Welcome to the website of JP Kelly (PhD), Lecturer in Film and Television, Royal Holloway, University of London. You can see my latest blog posts below. You can learn more about my work and current research interests by viewing my "about me" page or by visiting my Royal Holloway profile.
LATEST BLOG POSTS
30th October 2015
This post examines the labour dynamics of the largely overlooked workforce of coders who are integral to the form and experience of television today. Using Netflix as a case study, it explores the way in which the company utilises outsourced and open-sourced forms of labour. Ultimately, I argue that the collaborative nature of open-source culture (which underpins the digital architecture of streaming services such as Netflix) may have profound implications for the television industry more widely. Here's a short extract:
"...the collaborative nature of the open-source community and open-source software will surely produce a kind of leakiness of ideas, resources, and approaches to television that may therefore transcend specific institutional styles and practices."
You can read the full post on CST online.
26th August 2015
In this post I review the spin-off of AMC's The Walking Dead; the imaginatively titled Fear the Walking Dead. As ever, I examine this series from an industrial perspective - in this instance, evaluating the pilot in the broader context of a potential crisis for AMC in which their portfolio of original content appears to be drying up. You can read the full post at my blog TVnomics.
20th August 2015
There is more television than ever before. More content, more channels, and more ways to watch. In this post I explore the problem of "choice fatigue" and give my recommendations for the 5 best Netflix Originals. Read the full post at TVnomics.
Given that the slate of original Netflix series is due to increase drastically over the next year or two, I'll revisit this particular post sometime soon in order to add further commentary on new series such as Narcos and the plethora of Marvel based spin-offs.
1st May 2015
I recently presented some research at the Forgotten Television Drama conference, which took place at Royal Holloway in April 2015. The paper examined the relationship between television, "big data" and the "digital dark age", arguing that contrary to utopian promises that digital technologies will improve media preservation, they are actually producing a much more ephemeral media culture. "Big data" plays an increasingly central role within the television industry (and other related industries for that matter) but at the same time is also highly ephemeral. Ultimately, this might lead to situation in which future media historians will struggle to access the data that increasingly surrounds and shapes the television of today. I've published a somewhat shorter version of this paper which you can read at CST Online. You can read the post by clicking here.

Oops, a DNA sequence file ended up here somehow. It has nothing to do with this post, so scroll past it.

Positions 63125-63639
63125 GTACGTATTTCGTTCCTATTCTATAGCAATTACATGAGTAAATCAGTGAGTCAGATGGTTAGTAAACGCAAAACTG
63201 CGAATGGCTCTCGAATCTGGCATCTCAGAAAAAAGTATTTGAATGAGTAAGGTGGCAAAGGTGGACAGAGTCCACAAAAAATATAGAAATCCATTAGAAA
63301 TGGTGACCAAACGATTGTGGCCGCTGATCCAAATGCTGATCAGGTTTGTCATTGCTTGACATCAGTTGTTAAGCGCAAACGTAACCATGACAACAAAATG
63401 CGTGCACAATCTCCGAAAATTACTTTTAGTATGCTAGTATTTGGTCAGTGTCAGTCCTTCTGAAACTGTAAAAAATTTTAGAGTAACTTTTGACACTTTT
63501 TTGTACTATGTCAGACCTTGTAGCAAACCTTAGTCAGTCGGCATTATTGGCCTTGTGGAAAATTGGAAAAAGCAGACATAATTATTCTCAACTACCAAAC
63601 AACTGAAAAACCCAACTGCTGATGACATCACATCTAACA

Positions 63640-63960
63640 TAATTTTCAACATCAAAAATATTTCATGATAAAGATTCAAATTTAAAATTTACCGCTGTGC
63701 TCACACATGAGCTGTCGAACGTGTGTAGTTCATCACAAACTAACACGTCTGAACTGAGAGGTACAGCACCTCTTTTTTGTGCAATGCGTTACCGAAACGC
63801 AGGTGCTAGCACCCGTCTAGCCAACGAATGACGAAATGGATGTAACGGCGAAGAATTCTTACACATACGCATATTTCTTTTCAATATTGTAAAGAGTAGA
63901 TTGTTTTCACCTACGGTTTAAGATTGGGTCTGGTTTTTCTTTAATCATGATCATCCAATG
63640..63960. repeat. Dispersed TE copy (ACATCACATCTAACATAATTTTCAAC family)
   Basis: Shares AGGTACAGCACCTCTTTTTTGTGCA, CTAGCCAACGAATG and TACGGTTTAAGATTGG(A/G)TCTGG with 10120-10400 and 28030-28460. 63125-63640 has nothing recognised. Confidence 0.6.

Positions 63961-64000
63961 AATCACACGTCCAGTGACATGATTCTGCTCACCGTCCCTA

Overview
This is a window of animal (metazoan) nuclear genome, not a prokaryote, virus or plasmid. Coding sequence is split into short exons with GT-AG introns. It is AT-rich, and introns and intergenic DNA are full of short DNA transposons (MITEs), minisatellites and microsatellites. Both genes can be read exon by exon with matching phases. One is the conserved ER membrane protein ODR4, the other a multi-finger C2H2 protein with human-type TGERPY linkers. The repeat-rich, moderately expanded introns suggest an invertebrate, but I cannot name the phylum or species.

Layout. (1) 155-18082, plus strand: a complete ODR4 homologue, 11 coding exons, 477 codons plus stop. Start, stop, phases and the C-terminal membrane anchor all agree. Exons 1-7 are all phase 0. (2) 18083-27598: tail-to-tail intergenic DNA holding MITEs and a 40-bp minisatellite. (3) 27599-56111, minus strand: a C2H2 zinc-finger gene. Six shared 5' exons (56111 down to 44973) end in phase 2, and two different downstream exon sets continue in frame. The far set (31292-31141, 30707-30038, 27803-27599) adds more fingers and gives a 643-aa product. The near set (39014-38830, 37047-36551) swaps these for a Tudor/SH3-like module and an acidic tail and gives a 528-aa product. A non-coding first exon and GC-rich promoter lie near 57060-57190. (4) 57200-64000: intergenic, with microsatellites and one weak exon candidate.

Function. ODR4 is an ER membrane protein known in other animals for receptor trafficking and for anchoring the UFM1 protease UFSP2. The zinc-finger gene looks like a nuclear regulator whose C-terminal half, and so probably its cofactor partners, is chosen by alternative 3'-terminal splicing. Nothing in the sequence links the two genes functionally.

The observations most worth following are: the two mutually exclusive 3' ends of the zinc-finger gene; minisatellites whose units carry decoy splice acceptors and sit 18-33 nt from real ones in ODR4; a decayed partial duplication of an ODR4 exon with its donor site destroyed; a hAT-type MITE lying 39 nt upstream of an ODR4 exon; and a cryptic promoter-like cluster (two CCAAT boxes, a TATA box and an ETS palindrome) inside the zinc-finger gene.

11th April 2014
Here's a piece about the marketing campaign leading up to Mad Men's seventh and final season which has been published at The Conversation. In addition to celebrating the wonderful campaigns that have accompanied the series over its seven year tenure, I also suggest that product placement has become a more effective revenue stream in a media culture where advertising can be skipped with the press of a button. Here is where Mad Men has the advantage over other contemporary television productions. As Abe Sauer of BrandChannel.com points out, "the advertising setting for Mad Men creates more natural opportunities than most to showcase brands through product integration". You can read my post at The Conversation by clicking here.
16th January 2014
It's been a while since my last blog post (what with my new job and all) but here is a deliberately provocative piece explaining why the critically acclaimed Breaking Bad isn't as good as you think it is. In comparing IMDb reviews of the series as a whole with the average rating worked out on an episode by episode basis, I provide compelling evidence to suggest that viewers tend to remember/rate television series better than they actually are. As ever, enjoy and please feel free to comment.
18th September 2013
With the news that Mad Men's final season will be split into two parts, I've written a new post about the relationship between distribution and narrative in contemporary television. In the post I briefly explore the emergence of the "two-part finale" and consider the potential impact this trend might have on narrative form. As always, please feel free to offer your thoughts or suggestions.
9th September 2013
Here's the second post over at my new blog, TVnomics. It's called The Paratextual Experience and it explores the role that paratexts play in contemporary television culture. Specifically, I argue that these texts are becoming an increasingly significant part of the contemporary TV experience, but that this experience differs drastically depending on when and where you are watching. Please feel free to offer suggestions or tell me about your own paratextual experiences. Click on the link to read more.
16th August 2013
Here's the inagural post over at my new blog, TVnomics. It's called Research Tools for the Internet Archivistem and, as the title suggests, it explores some of the resources I've found particularly useful over the years when conducting research online. Hopefully it will be of some interest or use to other scholars. Please feel free to offer suggestions or tell me about your experiences. Click on the link to read more.